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Genre: Horror/Thriller
Director: The Pang Brothers
Cast: Rainie Yang, Elanne Kwong, Shawn Yue, Lam Kar Tung, Izz Tsui, Rex Ho, Ciwi Lam
RunTime: 1 hr 37 mins
Released By: Scorpio East Pictures & Cathay-Keris Films
Rating: PG (Some Disturbing Scenes)
Official Website:

Opening Day: 14 October 2010


Being stranded in Thailand by the political uprising and the subsequent airport closure, Rainie and her friends are unable to return home. Reluctantly, they stay in an old and shabby hotel. Among them are Rainie’s almost-broken-up boyfriend, Lok; Ling and her brother Rex; Ciwi and her beloved boyfriend, Hei. From the moment they check in the hotel, they come across three weird children and a puppy, and then strange things begin to happen one after another.

The next day, Lok, Rex and Hei disappear at the same time. The three girls search the hotel thoroughly in hope of finding the three missing young men, but in vain. To save their missing friends, the girls gather their courage to seek the truth. The more they investigate, the more frightening the truth they reveal of the shabby hotel…

Desperately Rainie tries to get information from the hotel owner, Uncle Chuen. However he pretends to know nothing. Shortly afterwards, Ling and Ciwi are in trouble too. Rainie is left alone to fight against the unknown. At last, with the help of the ghost-seeing puppy, Rainie enters another world and searches for the truth. She is the only one who can save everyone’s life ……

Movie Review:

The Child’s Eye is the latest Pang Brothers’ horror movie related to earlier titles The Eye, The Eye 2 and The Eye 10. This time round, they made use of their expertise in weaving CGI (Computer-Generated Imagery) together with the movie’s narrative to produce the first movie in Hong Kong to use 3D stereoscope and high-definition for its entire production. It’s also noted to be the first 3D horror movie produced in Hong Kong.

In the brothers’ movie directing and production advancements in the horror genre, they are most noted for their debut Asian horror movie, The Eye, which achieved excellent box-office ticket sales in 2002. That movie had also made a tremendous leap for Hong Kong produced horror movies. However the subsequent misses have led to allegation that the Pang Brothers are on the decline. Well, that is not just any accusation without some justification.

First of all, it is not absolutely original to link supernatural events and a hideous looking creature together with a tinge of murder suspense and the likes. What’s more, the movie is set in Thailand. It’s not like we don’t already know how haunted Thailand is, considering having Thai horrors like Phobia (or stylized as 4bia) and Shutter selling like hot cakes, keeping us paranoid for the next few days after watching them. As such, having to work within such a premise will require an outstanding characterization of the main leads to create a memorable and praise-worthy horror movie. Sadly, there was little room for the characterization to happen. Moreover, the storyline was rather sloppy. This does little justification to those few actors/actresses who can act reasonably well, like Rainie Yang, who is nominated several times for her acting capabilities in TV dramas and her breakthrough lesbian role in Spider Lilies.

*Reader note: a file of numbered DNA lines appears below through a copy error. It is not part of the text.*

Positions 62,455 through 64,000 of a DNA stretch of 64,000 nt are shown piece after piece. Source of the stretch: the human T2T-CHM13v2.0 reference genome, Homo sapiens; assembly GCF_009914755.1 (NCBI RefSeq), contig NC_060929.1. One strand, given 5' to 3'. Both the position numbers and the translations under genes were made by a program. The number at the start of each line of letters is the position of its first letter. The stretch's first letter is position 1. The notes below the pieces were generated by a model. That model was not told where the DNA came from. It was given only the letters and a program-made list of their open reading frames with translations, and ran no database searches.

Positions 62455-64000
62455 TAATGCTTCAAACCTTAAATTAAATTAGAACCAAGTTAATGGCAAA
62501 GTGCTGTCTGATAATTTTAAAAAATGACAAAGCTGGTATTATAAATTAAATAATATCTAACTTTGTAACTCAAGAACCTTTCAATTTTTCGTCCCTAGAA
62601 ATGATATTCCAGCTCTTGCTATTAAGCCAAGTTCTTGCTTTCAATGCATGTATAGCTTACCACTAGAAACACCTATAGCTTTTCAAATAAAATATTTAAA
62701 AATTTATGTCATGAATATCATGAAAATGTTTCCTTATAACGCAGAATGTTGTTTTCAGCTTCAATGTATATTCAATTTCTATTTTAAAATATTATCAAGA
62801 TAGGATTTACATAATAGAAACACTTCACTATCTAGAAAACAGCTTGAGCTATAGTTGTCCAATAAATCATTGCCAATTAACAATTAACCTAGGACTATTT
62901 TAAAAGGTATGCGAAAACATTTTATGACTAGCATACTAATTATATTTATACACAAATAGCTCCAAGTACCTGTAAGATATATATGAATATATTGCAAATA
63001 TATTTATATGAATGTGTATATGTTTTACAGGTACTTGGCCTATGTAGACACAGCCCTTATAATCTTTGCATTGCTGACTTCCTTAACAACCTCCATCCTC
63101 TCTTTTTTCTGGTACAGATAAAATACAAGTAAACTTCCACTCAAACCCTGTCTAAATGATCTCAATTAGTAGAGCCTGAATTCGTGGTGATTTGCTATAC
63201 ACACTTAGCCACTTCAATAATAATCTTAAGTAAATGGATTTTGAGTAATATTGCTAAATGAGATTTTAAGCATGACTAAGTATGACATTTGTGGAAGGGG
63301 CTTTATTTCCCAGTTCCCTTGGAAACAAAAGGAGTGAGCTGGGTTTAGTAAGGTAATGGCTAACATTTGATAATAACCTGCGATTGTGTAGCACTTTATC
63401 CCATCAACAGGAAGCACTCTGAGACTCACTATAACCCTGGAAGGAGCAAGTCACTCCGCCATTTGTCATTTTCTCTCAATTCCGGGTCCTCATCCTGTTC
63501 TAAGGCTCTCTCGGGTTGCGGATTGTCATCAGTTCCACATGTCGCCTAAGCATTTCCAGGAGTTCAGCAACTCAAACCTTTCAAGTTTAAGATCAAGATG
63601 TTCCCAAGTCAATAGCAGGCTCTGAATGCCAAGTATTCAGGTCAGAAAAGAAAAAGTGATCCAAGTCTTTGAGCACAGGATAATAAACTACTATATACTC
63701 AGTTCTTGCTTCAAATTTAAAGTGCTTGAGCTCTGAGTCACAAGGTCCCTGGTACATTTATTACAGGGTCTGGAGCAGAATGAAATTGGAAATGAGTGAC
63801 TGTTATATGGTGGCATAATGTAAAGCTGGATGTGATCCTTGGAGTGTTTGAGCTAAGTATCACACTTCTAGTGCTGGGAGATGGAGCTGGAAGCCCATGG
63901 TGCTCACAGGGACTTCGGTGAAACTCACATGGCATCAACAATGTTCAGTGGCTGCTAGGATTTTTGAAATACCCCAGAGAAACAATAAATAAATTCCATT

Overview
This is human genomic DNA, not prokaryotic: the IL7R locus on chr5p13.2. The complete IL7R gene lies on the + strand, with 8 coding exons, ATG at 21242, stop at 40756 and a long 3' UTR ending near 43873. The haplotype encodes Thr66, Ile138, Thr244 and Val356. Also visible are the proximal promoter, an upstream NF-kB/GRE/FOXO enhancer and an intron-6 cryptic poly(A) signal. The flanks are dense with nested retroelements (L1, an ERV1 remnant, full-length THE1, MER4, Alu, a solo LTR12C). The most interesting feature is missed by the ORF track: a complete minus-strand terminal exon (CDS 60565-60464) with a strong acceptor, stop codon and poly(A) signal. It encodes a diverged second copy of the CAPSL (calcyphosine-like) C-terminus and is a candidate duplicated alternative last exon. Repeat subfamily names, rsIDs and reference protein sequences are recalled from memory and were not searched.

Where then, is the focus? I would say that the brothers have concentrated tremendous energy into putting the technology into good use. For the record, each frame can take more than an hour to be filmed, considerably tedious, so as to match the operation of the 3D shooting equipment. As mentioned, everything was shot in HD and 3D technology which means that there is a guaranteed satisfaction on the visual side. The images were crisp, sharp and realistic.
What constitutes a good horror movie is in its ability to sustain the audience’s interest and anticipation; simply put, get us into the mood! For the most, this movie heavily relied on the eerie sound effects and the eye popping 3D technology to elicit the interest and shock from the audience. However, the scare tactics were corny and repetitive. So coupled with the weak characterization and narrative, one may come to realize that the mood was not sustained well enough, and the scare tactics being too predictable and cliché, do not get the intended shock effect. The director’s hopes to effectively deliver a simple frightening scene through the use of cutting-edge technology prove to be just not good enough. Undeniably some images can be rather haunting, but hardly convincing.

Gone are the days when the audiences are satisfied with simple scare tactics where a green morbid looking figure with long hair covering more than half of her face stands at the background and gives the stare. With the introduction of new technology as such, audiences’ expectation increases exponentially; we need sophistication, we need new excitements! Ultimately this film has not made the mark, but still admirable for the sheer efforts put in.

Movie Rating:

(This is a big miss to horror fans out there. Don’t pin your hopes too high!)

Review by Tho Shu Ling


. Curse Of The Deserted (2010)

. Rule #1 (2008)

. The Messengers (2007)

. Nakara 19: The 19th Gate Of Hell (2007)

. Diary (2006)

. Silk (2006)

. Re-cycle (2006)

. Seven Moon DVD (2008)

. Forest of Death DVD (2007)

. The Eye 10 (2004)



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